Monthly Archives: June 2012

Best stick to MickeyDees

I remember when I used to get the urge to prove to the world that I was a culturally diverse human being and exceptional parent.

That was when my kids were young. And before I gave up.

I remember taking my two youngest children —  when they were 6 and 4  — to an elegant Chinese restaurant.

The first thing the 6-year-old did was unfold the linen napkin and make a parachute for the G.I. Joe he had hidden in his pocket. He climbed under the table to assemble Joe’s apparatus and once done, stood on his seat and threw Joe skyward yelling, “Bombs away!”

Meanwhile the 4-year-old remarked to the waitress loudly that he didn’t want no dadgum subgum chicken because he had already had the chicken pox. I tried to point out the boy’s healing scabs — proof that he was no longer contagious — but the waitress just kept backing away from our table, while the people at the next table suddenly disappeared.

And don’t think I didn’t notice when we later left the restaurant, that those same people were sitting in another corner of the restaurant.

The 4-year-old liked the egg drop soup and was devouring it until the 6-year-old asked, “What are those gross white things floating around in it?”

They both stared into the bowl for a long time and then pushed it away.

The boys were thrilled that I was letting them order real tea for this special occasion. At the time the tea was delivered to our table, I was in the Outer Limits, daydreaming of being in a bathroom by myself with no one pounding on the door asking what I was doing and why was it taking me so long.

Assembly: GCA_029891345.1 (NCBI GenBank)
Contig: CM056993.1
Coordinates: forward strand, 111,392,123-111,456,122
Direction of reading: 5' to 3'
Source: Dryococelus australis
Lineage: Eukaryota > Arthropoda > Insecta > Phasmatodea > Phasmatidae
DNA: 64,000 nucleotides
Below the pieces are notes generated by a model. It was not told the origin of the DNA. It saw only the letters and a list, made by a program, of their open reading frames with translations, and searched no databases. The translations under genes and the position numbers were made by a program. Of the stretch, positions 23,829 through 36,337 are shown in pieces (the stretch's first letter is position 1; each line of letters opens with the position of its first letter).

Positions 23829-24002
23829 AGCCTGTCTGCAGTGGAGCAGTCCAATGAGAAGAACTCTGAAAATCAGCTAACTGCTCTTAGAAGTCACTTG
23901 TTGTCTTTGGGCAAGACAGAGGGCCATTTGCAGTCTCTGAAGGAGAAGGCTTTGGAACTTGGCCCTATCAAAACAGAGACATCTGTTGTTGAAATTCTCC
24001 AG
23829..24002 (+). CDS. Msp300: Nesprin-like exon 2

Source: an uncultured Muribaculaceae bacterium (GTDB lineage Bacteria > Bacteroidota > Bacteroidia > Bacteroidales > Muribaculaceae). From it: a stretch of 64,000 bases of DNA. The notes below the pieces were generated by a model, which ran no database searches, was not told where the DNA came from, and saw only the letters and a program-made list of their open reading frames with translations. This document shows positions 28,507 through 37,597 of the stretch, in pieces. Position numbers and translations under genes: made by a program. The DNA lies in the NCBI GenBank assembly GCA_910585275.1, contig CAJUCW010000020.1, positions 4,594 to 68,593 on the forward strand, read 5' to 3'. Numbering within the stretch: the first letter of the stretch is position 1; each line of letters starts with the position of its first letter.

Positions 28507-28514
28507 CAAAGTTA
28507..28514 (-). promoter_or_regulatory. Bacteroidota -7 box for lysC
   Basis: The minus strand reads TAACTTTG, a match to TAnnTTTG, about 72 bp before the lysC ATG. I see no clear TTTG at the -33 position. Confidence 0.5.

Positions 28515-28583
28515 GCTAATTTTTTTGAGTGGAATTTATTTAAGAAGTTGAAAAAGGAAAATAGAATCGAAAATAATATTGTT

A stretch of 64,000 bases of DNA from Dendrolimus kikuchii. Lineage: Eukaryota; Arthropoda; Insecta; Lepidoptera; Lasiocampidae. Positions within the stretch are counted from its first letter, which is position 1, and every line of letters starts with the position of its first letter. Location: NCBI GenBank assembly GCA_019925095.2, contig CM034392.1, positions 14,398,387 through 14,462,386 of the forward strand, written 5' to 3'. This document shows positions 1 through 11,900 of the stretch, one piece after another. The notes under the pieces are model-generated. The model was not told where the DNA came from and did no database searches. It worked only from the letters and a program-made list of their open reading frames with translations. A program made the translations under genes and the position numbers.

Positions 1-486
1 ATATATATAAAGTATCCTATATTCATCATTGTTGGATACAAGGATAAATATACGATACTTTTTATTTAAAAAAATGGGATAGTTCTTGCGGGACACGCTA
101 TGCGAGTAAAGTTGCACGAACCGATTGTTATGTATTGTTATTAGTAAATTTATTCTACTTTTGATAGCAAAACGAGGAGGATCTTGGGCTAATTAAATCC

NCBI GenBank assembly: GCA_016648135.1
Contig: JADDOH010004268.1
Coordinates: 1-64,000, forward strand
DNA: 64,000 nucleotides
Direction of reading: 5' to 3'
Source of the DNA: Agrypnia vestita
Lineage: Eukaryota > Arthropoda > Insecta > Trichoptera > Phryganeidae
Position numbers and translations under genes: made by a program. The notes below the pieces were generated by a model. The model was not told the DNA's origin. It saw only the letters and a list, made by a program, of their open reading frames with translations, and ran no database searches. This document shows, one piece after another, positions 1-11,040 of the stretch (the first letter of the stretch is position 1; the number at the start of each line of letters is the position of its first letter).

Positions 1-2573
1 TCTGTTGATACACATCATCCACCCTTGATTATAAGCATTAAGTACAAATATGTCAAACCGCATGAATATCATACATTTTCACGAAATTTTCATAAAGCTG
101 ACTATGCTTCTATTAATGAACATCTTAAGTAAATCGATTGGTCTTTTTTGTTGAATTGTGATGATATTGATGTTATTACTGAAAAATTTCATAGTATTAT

When I snapped out of it, the guy at a table to my left was giving me a look of disgust. The kids had each dumped about 16 packets of sugar into their tea and had used up all of the sugar at our table and the one behind us.

I glared back at the man. What the heck?! Did he think I would purposefully jack these kids up on sugar and caffeine? Did he think I want them even more hyper than they normally are? Was he implying with that look that I was a bad mother? Geesh, a bad mother would have ordered a bottle of Chinese wine with a wine glass and two junior cups with lids and straws.

Hey, buddy, it’s a special night and we’re trying to get some culture here, so bug off you dipshit son of a ——- …

No hon, that’s enough sugar … no more sugar.”

Steaming bowls of fried rice, sub gum pork and sweet and sour chicken were delivered to our table and the 4-year-old, who never talked in anything but his LOUD VOICE, immediately began complaining.

“Ughhh … What’s those green things? What’s those round things? Are those oniyuns?!  What’s that pink sauce? That’s not chicken! Where’s the leg? I want a leg! I can’t eat this! I will die!”

I ignored his cries of protest and ladled out a small amount of each dish onto our plates.

The 6-year-old wanted to season his own food.

“No mom, I’m not a baby like Ben. I can do it myself. No, let me! Whoa! — that came out fast, didn’t it? Here, just a little of this brown sauce — whoa! — that came out really fast, too, didn’t it? Can I use your napkin, mom? This yellow stuff is too hot! I need the pink sauce. Whoa! That came out fast …”

The 4-year-old was incensed. “I am not a baby!”

He ended up consuming nothing but two large bowls of white rice and two glasses of sugar-laden tea.